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‘If you keep your door open long enough, people will walk through it’: Chagger

By Rachel Aiello      

Government House Leader Bardish Chagger talks about the Senate, balancing two cabinet portfolios, and a prorogation.

Government House Leader Bardish Chagger says she thinks the government is 'doing very well when it comes to delivering on our commitments.' The Hill Times photograph by Rachel Aiello
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PARLIAMENT HILL—The government passed 14 bills in the spring sitting and is expected to focus on legislation to legalize marijuana, to remodel Canada’s national security services, reform Canada’s political financing laws, and amend parts of the Criminal Code when the House comes back in the fall.

Government House Leader Bardish Chagger (Waterloo, Ont.) also said the agreement to adjourn the Commons early indicates that it’s possible for the government and the opposition parties to find common ground in the fall session. The House is scheduled to return on Sept. 18.

“We definitely showed by the end of the session that it’s possible, which has given me some confidence to know that it was the right way to move forward, that if you keep your door open long enough, people will walk through it,” Ms. Chagger said. 

This interview has been edited for length, and clarity.

Why did you go ahead with putting forward the adjournment motion knowing that things were still up in the air in the Senate?

“Often times, the House of Commons—that’s why the schedules are so different between the House of Commons and the Senate, is the House will take care of the business that we need to take care of… and the Senate will then have to finish off and do what they need to do as well. In that sense that’s nothing out of the ordinary.”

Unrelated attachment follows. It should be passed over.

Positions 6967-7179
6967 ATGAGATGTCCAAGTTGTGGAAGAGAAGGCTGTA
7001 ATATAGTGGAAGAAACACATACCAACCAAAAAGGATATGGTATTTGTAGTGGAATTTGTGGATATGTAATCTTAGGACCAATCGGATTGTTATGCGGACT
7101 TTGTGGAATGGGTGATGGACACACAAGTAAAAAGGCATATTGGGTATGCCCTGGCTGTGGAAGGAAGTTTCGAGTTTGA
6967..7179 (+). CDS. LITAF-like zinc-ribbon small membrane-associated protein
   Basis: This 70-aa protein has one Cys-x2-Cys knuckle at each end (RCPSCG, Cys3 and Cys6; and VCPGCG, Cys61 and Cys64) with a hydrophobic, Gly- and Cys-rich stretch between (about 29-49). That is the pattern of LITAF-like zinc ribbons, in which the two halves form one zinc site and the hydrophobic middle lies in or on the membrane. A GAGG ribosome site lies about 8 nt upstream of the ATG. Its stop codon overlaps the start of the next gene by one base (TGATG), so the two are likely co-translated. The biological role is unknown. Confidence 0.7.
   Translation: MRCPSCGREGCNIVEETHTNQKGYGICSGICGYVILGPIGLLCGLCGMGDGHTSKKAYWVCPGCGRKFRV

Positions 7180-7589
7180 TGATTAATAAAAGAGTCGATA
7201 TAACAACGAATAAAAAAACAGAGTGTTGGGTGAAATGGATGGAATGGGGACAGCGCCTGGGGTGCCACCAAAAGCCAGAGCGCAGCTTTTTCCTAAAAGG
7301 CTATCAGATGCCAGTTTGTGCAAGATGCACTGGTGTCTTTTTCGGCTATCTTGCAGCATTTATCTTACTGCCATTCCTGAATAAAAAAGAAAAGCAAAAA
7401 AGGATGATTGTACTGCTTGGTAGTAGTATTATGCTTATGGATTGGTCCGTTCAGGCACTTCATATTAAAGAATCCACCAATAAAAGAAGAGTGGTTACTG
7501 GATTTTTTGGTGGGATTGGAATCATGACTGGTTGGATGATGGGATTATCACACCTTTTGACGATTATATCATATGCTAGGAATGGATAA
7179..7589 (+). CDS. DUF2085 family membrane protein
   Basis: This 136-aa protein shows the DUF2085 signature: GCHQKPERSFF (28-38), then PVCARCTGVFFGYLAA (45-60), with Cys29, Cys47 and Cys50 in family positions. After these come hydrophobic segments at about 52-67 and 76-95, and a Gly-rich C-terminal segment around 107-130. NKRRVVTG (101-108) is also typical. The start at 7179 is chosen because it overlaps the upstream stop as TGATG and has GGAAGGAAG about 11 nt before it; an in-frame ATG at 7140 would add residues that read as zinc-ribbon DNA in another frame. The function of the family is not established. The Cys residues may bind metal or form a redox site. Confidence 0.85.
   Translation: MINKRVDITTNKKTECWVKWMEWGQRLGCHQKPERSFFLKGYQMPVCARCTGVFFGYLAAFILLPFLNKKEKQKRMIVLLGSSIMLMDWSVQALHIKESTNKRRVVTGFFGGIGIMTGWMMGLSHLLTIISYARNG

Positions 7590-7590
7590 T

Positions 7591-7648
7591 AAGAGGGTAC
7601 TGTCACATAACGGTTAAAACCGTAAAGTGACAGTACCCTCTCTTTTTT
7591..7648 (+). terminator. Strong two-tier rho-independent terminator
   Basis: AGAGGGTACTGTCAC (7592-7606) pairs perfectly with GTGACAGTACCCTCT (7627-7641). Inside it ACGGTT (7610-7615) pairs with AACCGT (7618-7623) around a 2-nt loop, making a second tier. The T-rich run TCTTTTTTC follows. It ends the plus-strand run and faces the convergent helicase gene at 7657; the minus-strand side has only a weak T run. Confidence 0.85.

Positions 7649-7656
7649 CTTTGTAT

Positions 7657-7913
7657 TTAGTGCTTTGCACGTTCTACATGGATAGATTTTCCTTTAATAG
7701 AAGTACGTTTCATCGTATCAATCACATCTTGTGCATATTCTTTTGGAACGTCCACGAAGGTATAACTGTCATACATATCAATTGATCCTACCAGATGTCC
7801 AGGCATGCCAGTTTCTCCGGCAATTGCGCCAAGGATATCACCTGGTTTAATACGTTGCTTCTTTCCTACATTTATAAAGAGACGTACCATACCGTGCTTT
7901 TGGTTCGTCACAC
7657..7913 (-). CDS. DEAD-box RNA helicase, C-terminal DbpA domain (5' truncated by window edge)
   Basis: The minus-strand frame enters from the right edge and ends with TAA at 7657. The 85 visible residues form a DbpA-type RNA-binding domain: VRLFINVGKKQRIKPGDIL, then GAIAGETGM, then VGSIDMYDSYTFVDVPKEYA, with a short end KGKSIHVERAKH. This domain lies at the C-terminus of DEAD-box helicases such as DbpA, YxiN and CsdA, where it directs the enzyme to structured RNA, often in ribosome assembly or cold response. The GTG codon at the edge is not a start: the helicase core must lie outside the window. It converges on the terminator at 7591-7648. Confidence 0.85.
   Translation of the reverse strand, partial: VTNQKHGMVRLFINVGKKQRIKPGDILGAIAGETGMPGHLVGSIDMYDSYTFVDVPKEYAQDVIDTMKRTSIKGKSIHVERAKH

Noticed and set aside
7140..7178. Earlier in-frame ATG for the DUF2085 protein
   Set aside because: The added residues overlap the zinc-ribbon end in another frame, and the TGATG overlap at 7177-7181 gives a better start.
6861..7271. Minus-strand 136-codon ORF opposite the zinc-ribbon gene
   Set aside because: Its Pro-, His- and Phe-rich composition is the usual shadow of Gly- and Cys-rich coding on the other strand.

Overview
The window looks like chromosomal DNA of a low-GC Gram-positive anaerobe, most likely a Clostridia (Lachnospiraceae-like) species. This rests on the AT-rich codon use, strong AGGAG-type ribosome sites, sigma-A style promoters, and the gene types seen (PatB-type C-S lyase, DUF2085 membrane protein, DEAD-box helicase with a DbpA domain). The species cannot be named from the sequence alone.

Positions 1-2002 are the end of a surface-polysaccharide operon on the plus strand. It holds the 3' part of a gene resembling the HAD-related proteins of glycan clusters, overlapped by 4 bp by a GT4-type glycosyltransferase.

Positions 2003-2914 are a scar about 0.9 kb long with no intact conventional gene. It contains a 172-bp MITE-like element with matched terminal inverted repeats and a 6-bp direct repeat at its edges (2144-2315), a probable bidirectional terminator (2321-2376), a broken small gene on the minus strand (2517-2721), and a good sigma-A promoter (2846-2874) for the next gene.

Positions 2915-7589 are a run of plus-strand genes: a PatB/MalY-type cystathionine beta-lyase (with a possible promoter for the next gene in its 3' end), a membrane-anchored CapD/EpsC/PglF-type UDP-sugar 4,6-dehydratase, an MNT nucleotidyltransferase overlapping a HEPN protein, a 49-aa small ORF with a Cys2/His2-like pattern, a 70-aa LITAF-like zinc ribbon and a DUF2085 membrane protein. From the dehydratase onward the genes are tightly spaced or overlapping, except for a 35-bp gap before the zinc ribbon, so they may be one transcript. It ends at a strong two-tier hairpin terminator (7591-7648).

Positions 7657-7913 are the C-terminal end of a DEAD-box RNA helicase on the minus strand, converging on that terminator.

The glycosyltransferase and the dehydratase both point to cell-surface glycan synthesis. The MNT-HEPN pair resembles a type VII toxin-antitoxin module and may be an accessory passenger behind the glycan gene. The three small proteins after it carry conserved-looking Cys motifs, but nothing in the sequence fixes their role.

Did you not think it was a risk? Why not wait another day?

“We’ve had an ambitious agenda and we’ve advanced on a lot of legislation. We’ve been having good-faith conversations with the opposition parties and it was important that I not change the parameters of those conversations in the best interest of Members of Parliament on both sides.

“Reality is, when you see legislation advancing at a faster pace we have to be reasonable in our expectations and we have to really be reasonable in our expectations of the Senate as well.”

You were in the Senate to watch some of the proceedings on Bill C-44. Do you think that’s appropriate? Since for months you’ve been saying the Senate is a separate place and you wouldn’t comment on the work the Senate is doing, and then you go and sit and watch.

“I need you to know that I did not watch the vote. There was a royal assent ceremony that took place that day, so I had been over for the royal assent ceremony. … Some of our colleagues on that side had asked me to come by for conversations, which I committed to doing, and that’s why I was on that side.

“I was having conversations and, as I ran in to some Senators, I did partake in my normal conversations. I have the utmost respect for the Senate and the work that they do, but the reasons that I was there are on the Senate side are very different than are being reported.

“As I’ve said, my door will always be open, I will always have those conversations, whether that means you come to me, or I come to you. That is how I believe this place functions better.”

Update: The minister’s office has since said that Ms. Chagger “misremembered”  the sequence of events, incorrectly blending two days into one while explaining her presence on the other side. While Ms. Chagger did attend the royal assent ceremony Monday, her office says she was also in the Senate Chamber on the Tuesday before the vote.